More than the simple listing of four women, is what these women represent. They are almost certainly all Gentiles. Ruth is from Moab. The Torah says that to the tenth generation a Moabite must not be admitted to the congregation – see Deuteronomy 23:3. The other three women are not only Gentiles, they are of doubtful moral character. Tamar is the first to be mentioned and her children – conceived with her father-in-law, Judah – are conceived out of wedlock – see Genesis 38:29. Rahab – the prostitute mentioned who protects the Israelite spies in Joshua 2 – is nowhere else mentioned in the Bible or other Jewish writings. So why would Matthew include her? We cannot even be sure that she was the mother of Boaz. Then we have perhaps the best known of the four women, “the wife of Uriah”. Bathsheba is right at the centre of one of the truly horrible stories of the Bible.
What is Matthew intending here? That question does not assume there is a definitive answer. Like the parables of Jesus, ordinary logic and factual detail are not to be given precedence in our interpretations. The question is rather an invitation to ponder, to use our imaginations. And listen! Listen with the ear of the heart.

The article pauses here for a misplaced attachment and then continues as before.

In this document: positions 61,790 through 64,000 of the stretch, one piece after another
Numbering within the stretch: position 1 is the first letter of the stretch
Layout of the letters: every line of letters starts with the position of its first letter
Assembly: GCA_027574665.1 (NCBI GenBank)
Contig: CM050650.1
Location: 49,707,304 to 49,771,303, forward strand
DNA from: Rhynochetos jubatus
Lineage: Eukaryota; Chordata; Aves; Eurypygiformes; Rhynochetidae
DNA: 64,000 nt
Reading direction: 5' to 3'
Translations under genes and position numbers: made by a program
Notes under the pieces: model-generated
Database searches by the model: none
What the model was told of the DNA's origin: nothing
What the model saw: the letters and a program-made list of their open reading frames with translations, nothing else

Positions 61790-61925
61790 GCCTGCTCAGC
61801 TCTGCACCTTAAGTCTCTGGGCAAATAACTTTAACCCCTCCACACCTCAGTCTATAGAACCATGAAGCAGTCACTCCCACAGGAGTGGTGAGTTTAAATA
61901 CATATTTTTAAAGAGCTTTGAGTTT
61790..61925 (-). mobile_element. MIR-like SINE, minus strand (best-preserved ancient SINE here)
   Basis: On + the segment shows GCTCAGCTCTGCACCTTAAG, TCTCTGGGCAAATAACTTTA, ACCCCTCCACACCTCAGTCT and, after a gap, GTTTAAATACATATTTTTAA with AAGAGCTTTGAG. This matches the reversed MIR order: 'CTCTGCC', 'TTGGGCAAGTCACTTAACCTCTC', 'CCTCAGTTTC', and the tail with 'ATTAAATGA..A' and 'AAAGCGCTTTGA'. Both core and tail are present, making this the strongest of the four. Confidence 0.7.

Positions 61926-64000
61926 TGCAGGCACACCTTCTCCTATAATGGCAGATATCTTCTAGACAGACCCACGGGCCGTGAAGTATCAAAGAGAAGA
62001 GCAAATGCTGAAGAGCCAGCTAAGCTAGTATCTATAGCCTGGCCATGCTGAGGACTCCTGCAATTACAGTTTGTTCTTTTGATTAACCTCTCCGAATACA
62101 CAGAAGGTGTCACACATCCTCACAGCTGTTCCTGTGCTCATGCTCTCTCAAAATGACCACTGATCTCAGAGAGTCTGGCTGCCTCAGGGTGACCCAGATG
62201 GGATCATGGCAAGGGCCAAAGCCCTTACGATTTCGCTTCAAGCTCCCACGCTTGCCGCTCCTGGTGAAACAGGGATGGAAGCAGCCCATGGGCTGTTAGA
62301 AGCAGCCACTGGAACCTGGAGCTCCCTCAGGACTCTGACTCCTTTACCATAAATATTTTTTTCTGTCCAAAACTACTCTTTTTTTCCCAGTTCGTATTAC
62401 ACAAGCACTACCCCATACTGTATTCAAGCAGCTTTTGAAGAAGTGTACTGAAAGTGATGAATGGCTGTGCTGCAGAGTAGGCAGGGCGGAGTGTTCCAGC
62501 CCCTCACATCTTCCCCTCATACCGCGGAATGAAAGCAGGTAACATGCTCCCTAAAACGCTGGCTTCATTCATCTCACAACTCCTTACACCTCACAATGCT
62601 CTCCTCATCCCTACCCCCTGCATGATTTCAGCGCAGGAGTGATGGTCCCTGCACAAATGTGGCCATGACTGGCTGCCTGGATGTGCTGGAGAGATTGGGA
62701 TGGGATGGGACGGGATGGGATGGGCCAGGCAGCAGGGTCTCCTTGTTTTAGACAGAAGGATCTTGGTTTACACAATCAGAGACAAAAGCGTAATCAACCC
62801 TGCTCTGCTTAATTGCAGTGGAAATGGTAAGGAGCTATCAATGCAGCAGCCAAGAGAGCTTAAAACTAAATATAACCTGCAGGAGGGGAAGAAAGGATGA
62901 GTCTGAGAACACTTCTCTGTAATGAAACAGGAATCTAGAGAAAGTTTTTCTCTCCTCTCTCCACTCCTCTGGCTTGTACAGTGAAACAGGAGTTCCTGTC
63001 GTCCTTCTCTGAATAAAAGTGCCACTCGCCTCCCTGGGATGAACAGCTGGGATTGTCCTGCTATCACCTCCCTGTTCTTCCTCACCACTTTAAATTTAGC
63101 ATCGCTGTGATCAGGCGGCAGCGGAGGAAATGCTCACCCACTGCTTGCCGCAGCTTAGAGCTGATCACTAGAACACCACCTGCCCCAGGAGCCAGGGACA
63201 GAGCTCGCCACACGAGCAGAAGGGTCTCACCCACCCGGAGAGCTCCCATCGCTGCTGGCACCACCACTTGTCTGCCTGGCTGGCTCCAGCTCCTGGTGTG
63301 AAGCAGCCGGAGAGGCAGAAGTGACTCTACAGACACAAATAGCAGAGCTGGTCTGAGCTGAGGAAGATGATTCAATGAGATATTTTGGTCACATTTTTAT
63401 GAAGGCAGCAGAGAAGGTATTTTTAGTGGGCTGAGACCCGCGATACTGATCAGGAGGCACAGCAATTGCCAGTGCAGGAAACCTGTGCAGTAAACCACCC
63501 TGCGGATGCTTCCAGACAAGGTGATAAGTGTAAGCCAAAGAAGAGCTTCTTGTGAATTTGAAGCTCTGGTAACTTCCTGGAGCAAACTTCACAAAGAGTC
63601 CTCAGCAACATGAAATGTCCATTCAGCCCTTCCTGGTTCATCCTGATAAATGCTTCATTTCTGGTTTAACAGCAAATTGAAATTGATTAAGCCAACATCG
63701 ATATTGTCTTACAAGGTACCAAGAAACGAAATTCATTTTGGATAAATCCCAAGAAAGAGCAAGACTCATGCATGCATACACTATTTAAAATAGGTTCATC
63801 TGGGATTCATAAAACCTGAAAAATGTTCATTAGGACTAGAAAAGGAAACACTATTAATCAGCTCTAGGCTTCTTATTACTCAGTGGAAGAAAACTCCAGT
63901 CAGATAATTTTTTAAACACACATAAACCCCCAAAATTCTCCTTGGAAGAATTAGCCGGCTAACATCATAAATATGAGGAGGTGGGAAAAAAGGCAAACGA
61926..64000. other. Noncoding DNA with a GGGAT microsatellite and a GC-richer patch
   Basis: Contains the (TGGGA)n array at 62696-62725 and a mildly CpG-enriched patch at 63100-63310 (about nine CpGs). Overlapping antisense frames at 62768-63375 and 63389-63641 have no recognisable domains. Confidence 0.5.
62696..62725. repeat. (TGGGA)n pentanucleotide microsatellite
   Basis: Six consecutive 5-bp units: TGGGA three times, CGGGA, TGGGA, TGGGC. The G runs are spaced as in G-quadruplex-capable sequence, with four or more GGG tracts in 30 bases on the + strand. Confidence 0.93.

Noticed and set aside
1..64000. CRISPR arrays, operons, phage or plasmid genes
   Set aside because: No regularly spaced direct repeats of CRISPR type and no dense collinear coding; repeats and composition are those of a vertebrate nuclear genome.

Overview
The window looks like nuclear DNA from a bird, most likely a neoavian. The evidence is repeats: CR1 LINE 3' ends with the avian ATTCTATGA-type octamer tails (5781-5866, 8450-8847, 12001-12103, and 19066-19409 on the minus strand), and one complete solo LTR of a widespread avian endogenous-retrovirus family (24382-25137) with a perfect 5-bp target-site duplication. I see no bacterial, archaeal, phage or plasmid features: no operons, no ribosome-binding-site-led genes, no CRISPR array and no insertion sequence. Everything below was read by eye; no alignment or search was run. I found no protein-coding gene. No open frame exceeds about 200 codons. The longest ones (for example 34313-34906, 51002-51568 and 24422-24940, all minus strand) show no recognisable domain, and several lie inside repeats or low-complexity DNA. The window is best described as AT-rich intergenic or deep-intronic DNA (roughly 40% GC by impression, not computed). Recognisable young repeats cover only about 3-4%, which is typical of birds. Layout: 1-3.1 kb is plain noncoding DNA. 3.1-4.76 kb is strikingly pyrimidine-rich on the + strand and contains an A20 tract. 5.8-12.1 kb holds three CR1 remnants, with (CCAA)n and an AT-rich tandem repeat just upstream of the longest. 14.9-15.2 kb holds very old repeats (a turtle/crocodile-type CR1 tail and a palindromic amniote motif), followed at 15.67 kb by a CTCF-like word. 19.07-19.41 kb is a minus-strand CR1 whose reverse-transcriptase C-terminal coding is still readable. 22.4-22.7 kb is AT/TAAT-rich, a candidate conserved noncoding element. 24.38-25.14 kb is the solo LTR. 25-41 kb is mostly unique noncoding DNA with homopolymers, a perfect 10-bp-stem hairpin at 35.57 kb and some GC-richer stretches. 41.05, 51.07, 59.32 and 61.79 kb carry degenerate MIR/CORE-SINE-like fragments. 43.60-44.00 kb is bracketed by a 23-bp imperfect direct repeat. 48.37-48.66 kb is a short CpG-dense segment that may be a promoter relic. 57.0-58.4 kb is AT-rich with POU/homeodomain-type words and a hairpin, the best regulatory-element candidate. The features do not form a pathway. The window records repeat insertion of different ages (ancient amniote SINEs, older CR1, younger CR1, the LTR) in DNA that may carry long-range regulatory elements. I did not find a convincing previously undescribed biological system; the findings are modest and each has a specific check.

One thing is certain: None of those people mentioned in the genealogy merited their place there. Maybe the inclusion of the four women is to remind us – to highlight for us – that the work of salvation is first and last a work o grace? It is God’s work not ours. And maybe such factors as moral character or ethnicity or religious affiliation or intelligence or whatever human characteristic we might think of, is utterly secondary to God’s intentions. And maybe Matthew is reminding us that we are all represented by this list of deeply flawed human beings and that we should not judge them but we should praise God for coming amongst us through them and rejoice in his birth in our own broken lives.